Jul 2, 2007
    Messages:
    10,056
    Likes Received:
    1,519
    What's your friend's goal? MMA as a hobby and maybe a few amateur fights? Maybe get good enough to do some regional fights? If he works hard and is reasonably athletic, that may be possible.

    If he wants to get into a major org eventually, the odds are really low unless he already has a really strong background in wrestling, boxing, kickboxing or possibly a TMA.
     
    #28
  9. mkt Silver Belt

    mkt
    Joined:
    Jul 2, 2007
    Messages:
    10,056
    Likes Received:
    1,519
    Oh, and OP: if your "friend" is really you, you can go ahead and say that...
     
    #29
  10. Ruslan Gabe White Belt

    Ruslan Gabe
    Joined:
    Aug 6, 2017
    Messages:
    35
    Likes Received:
    13
    Nope, my friend is my best friend and he still doesnt have the guts to join the gym because of his age lol
     
    #30
  11. agibmxmma FuckHowYouFeel

    agibmxmma
    Joined:
    Mar 24, 2011
    Messages:
    2,807
    Likes Received:
    1,304
    Location:
    bay area/nor cal..FRISCO to Sacramento
    That's not true at all.. I'm 38, 2-1 and was contacted by Bellator to fight Pico at 183, I wasn't ready to fight at 155, being I fight at 135, but it's really where you train, who your manager is and the reputation and network your trainers have really. I work 50+ hrs a week, went pro at the age of 35, not be a champ or be in the ufc, but for fun. Yet, because of where I have trained and the relationships built, I have received offers from legit orgs, regardless of my age and record, during the past few yrs since going pro in mma. Regional and am cards are easy to get on, regardless of what the future goals are for anyone trying to compete in mma.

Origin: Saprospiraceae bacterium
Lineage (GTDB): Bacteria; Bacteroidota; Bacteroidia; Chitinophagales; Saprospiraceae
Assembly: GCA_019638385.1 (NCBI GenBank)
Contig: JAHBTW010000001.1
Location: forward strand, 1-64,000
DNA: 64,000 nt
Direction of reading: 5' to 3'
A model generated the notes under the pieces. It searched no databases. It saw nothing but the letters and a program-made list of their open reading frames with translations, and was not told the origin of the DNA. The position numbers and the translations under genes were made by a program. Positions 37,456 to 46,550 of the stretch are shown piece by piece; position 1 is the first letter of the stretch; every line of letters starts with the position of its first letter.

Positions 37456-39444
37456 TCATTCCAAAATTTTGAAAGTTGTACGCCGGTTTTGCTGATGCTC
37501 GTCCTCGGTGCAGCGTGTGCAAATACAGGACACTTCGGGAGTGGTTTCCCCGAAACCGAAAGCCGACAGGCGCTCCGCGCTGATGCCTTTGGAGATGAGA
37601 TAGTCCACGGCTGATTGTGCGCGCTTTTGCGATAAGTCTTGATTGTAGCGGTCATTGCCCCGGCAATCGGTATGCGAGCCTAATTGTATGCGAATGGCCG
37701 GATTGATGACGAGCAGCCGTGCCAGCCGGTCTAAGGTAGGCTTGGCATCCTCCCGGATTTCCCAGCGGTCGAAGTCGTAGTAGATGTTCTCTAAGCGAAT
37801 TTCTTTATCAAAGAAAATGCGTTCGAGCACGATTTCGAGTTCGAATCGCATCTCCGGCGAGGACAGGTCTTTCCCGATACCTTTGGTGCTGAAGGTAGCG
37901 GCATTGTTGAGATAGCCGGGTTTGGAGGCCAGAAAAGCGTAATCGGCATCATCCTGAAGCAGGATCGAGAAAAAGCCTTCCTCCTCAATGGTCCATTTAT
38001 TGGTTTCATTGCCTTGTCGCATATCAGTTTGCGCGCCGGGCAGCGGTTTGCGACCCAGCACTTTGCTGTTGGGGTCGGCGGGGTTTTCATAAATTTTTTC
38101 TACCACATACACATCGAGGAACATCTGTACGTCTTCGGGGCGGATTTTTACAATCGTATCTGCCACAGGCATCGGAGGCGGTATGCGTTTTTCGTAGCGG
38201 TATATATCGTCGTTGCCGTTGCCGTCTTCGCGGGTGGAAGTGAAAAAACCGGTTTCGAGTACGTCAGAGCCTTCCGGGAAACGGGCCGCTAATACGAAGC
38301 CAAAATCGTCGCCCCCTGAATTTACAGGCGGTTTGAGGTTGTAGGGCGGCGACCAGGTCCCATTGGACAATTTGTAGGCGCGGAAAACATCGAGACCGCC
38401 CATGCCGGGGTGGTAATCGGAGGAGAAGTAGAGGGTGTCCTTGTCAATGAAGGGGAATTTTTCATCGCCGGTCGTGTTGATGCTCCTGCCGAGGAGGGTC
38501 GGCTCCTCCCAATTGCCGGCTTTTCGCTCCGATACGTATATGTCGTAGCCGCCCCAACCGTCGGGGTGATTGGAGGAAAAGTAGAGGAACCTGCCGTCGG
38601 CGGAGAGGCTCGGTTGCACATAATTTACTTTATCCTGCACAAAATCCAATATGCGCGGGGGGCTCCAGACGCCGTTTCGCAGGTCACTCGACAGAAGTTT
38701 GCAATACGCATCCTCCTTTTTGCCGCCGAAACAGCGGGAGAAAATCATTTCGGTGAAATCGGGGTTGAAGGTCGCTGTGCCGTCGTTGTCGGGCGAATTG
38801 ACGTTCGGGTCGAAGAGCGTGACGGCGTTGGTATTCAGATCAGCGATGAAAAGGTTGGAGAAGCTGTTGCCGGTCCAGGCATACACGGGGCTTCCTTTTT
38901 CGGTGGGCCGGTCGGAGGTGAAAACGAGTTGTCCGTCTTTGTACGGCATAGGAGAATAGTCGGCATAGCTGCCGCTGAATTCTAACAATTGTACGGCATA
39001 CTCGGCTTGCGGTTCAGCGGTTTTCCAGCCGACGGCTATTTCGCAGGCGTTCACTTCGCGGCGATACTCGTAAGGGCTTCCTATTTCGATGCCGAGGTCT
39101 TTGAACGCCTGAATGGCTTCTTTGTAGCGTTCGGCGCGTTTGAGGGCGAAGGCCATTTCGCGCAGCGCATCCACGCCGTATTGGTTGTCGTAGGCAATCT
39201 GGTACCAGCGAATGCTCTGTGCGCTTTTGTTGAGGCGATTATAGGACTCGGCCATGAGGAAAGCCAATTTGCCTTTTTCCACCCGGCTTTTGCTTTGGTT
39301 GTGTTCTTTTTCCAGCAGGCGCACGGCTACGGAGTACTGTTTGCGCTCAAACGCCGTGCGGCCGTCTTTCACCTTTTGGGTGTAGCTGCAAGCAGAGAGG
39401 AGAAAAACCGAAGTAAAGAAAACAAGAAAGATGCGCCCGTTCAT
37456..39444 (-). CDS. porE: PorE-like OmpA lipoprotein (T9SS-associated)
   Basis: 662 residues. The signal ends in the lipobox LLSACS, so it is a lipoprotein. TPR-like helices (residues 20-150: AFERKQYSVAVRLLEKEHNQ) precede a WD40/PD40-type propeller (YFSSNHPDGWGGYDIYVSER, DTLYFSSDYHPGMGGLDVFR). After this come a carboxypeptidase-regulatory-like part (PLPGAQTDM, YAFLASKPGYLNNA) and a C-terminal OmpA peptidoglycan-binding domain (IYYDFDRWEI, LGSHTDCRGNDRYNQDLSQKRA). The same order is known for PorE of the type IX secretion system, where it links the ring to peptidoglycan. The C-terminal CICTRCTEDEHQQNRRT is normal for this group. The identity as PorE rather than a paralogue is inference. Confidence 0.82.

#31
  12. agibmxmma FuckHowYouFeel

    agibmxmma
    Joined:
    Mar 24, 2011
    Messages:
    2,807
    Likes Received:
    1,304
    Location:
    bay area/nor cal..FRISCO to Sacramento
    That tells me a lot right there.. fighting is mental, and if your buddy wants to possibly compete but is too scared to even head down to the gym, well he's proving to himself, that this isn't the career path or hobby for him in the end. One has to want to train, want to be the odd man out in the gym, etc.. because when new and telling a trainer you want to compete, he will get tested in many aspects, not just on the mat. Age shouldn't be your buddies deciding factor nor should it be a reason why he won't check out some gyms. Anyone telling you he can't go far, he's too old, him not having experience is no good for him, etc etc.. don't listen to them, as they truly have no clue in saying any of that. It's easy to say one is this and that because they themself can't do it, but there are many on the regional circuits that are succesful to a certain extent, that are his age and much older, that just started with no prior combat or martial arts experience, competing and evolving with the sport.
     
    #32
    Ruslan Gabe likes this.
  13. Ruslan Gabe White Belt

    Ruslan Gabe
    Joined:
    Aug 6, 2017
    Messages:
    35
    Likes Received:
    13
    That`s exaclty what I told him !!!!!!!!!!
     
    #33
    agibmxmma likes this.
  14. agibmxmma FuckHowYouFeel

    agibmxmma
    Joined:
    Mar 24, 2011
    Messages:
    2,807
    Likes Received:
    1,304
    Location: